Is optimism just a crazy notion, or does technological innovation totally justify our faith? In the comments on our article about optimistic stories that could still come true, commenter Corpore-metal points out some of the ways that technology has transformed the world — even if we're never going to have a utopia.

I'd say that utopia is logically inconsistent — or at best, like infinity, and thus never reachable. But having said that, optimism is fine. Things do sometimes work out, and sometimes unthinkable wonders are brought about by science and technology.

But here's the thing: Once technology jumps over a hurdle thought impassable before, it makes that supposed miracle utterly commonplace and boring. 40 years ago, the idea of a mobile smart phone was utter magic. Now, nobody even bats an eye at it even as the ripples of this change affect us all in surprising ways. That's what technology does — it makes miracles so easy, it's boring. It's even better than the magic of fairy tales in at least three ways:

1) It's not rare. Once the hack is worked out, it rapidly becomes ubiquitous. The Eiffel Tower was astounding once, now skyscrapers are everywhere.

2) It equalizes things, in a way that magic never can. If it's cheap, and usually it rapidly becomes such, it makes us all superhuman.

3) Once a hack is worked out, all its details are mostly well understood. When a car fails, we can figure out why. When a nuclear reactor catastrophically fails, we have a good idea how it happened and what will happen afterwards.

This is why some of the more badly written science fiction is harder to believe. They tend to contrive stories where some new breakthrough is still highly controlled, rare or restricted in some way. This despite ample evidence in the real world that this rarely remains the case for long. Once IVF was rare and highly controversial, now barely anyone gives a damn about it.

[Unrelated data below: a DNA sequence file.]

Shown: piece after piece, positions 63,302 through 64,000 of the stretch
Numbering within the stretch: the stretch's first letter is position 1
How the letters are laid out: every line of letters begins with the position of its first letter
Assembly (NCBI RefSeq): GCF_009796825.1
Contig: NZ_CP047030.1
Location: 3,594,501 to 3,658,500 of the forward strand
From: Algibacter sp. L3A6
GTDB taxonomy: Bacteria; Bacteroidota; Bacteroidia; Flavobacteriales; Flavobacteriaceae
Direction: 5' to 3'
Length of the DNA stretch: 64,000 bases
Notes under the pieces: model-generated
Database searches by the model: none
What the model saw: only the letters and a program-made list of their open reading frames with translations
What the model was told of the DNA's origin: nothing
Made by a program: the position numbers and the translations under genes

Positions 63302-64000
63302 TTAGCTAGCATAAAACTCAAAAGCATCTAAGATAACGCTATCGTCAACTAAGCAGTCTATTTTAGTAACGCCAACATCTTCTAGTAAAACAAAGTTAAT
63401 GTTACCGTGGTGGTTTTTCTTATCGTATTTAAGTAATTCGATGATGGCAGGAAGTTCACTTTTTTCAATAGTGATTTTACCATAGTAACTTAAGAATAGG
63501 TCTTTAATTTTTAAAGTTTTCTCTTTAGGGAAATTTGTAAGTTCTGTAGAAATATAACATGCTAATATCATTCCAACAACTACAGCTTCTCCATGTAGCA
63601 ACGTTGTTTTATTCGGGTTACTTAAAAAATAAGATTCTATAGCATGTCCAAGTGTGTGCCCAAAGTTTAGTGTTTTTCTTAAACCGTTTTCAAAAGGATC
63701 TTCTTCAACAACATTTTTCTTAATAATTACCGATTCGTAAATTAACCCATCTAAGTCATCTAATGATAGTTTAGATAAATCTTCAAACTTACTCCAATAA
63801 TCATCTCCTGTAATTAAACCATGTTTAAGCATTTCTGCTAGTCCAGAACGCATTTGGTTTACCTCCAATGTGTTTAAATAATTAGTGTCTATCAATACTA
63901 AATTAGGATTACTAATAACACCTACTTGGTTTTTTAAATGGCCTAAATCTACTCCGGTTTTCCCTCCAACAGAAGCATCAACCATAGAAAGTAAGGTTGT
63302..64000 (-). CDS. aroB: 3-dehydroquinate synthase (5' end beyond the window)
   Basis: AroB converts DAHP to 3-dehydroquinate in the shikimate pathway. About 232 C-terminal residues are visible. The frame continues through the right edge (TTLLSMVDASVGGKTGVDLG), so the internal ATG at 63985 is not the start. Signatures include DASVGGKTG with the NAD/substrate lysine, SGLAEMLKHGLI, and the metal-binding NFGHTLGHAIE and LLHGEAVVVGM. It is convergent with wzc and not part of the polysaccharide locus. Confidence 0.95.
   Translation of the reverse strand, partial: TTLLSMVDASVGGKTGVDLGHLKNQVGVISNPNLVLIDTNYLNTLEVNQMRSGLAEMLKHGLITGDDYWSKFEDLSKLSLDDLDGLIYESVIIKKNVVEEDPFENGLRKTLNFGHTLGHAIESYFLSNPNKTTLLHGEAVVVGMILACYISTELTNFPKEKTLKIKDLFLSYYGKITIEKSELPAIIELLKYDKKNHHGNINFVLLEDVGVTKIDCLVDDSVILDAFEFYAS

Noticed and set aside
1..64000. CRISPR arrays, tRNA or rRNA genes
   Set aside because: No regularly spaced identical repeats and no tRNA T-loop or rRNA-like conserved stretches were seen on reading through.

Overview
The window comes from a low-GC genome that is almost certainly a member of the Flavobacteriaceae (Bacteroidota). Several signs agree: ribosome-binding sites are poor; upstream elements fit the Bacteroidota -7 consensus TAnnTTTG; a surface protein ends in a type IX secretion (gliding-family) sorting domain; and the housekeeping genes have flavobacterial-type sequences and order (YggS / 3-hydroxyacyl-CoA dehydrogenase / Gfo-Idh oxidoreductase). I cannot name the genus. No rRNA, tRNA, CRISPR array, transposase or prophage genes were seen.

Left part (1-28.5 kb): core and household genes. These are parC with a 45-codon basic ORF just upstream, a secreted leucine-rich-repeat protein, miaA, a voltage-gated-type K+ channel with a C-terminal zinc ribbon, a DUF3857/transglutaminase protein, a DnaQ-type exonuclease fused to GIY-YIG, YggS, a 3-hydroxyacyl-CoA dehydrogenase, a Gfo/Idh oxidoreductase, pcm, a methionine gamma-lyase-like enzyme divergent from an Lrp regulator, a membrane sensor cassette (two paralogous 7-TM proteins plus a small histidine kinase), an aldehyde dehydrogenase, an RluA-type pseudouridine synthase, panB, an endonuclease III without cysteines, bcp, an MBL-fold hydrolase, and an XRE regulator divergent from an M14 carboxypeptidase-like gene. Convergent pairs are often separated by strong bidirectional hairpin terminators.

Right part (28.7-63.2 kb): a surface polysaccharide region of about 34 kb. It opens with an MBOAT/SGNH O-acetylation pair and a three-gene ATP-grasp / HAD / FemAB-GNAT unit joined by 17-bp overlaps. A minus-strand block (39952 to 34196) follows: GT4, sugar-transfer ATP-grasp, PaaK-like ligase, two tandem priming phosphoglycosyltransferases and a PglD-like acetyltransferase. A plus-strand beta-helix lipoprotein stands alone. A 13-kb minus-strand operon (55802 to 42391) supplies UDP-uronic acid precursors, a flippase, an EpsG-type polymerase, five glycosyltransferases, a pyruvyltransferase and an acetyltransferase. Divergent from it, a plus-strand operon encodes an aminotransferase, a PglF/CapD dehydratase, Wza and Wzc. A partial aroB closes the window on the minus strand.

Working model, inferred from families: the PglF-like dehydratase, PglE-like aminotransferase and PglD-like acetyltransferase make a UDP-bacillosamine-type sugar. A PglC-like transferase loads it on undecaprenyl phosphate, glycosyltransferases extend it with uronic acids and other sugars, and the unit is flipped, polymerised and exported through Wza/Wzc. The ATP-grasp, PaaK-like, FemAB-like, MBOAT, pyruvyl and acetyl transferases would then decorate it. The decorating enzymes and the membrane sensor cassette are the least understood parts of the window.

This why even the depressing, dystopic science fiction stories contain optimism, without even realizing it. Think of the gadgets in 1984, the speakwrite or the novel-writing kalidescope machines. Each of these, when you really think about it, are actually pretty hard to make — speech recognition has only recently matured and only in the last 40 years could software write trite, cliched and obviously repetitive novels like Orwell's kaleidoscopes. These are major advances in A.I., and yet in Orwell's story they are treated as commonplace.

This makes them more believable, if only because these miracles are used to repress people. The optimism is leaven with deep pessimism. The wonder of flight is spoiled when we think of the bombing of Vietnam or Iraq with daisy cutters and fuel-air detonations.

The real technological world gives us utterly commonplace miracles, but it's always an intractably mixed bag. Old problems are solved only to be replaced by new ones we couldn't even understand, let alone dream of.